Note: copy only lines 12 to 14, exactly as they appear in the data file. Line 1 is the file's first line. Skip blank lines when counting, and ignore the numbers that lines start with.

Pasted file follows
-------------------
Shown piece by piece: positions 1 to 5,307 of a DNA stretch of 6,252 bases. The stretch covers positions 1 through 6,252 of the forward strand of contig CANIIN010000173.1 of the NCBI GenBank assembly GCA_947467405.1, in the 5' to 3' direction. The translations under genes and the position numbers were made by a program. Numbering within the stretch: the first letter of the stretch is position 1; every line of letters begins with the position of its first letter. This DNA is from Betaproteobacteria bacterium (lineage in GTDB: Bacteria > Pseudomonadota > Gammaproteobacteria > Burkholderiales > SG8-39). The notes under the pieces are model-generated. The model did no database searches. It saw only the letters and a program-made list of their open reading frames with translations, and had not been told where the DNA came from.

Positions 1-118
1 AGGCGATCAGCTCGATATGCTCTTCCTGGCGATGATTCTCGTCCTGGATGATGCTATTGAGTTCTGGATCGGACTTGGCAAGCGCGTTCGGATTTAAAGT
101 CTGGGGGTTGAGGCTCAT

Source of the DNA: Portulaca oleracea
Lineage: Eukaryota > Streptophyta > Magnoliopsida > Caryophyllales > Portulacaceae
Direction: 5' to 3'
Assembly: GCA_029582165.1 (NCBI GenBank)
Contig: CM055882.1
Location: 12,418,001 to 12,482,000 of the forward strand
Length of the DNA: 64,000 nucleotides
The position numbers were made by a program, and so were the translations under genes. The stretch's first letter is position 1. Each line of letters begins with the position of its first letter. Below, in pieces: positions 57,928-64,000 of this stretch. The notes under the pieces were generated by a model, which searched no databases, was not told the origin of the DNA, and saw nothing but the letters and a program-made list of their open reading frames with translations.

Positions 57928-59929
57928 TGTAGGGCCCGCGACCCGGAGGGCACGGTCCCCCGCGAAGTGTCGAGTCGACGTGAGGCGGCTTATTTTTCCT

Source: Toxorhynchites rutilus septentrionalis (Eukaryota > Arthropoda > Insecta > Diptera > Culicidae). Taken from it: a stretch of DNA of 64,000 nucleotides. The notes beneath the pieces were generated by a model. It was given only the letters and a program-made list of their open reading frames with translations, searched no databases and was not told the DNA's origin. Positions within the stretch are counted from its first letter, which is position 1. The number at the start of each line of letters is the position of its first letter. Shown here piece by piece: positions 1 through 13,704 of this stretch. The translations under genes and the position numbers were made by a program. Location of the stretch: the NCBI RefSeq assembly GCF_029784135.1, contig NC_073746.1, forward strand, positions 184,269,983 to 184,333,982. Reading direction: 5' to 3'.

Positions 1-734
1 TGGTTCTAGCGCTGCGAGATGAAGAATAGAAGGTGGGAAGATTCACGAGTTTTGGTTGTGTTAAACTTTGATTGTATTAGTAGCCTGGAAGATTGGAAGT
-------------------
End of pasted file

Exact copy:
The position numbers were made by a program, and so were the translations under genes. The stretch's first letter is position 1. Each line of letters begins with the position of its first letter. Below, in pieces: positions 57,928-64,000 of this stretch. The notes under the pieces were generated by a model, which searched no databases, was not told the origin of the DNA, and saw nothing but the letters and a program-made list of their open reading frames with translations.

Positions 57928-59929
57928 TGTAGGGCCCGCGACCCGGAGGGCACGGTCCCCCGCGAAGTGTCGAGTCGACGTGAGGCGGCTTATTTTTCCT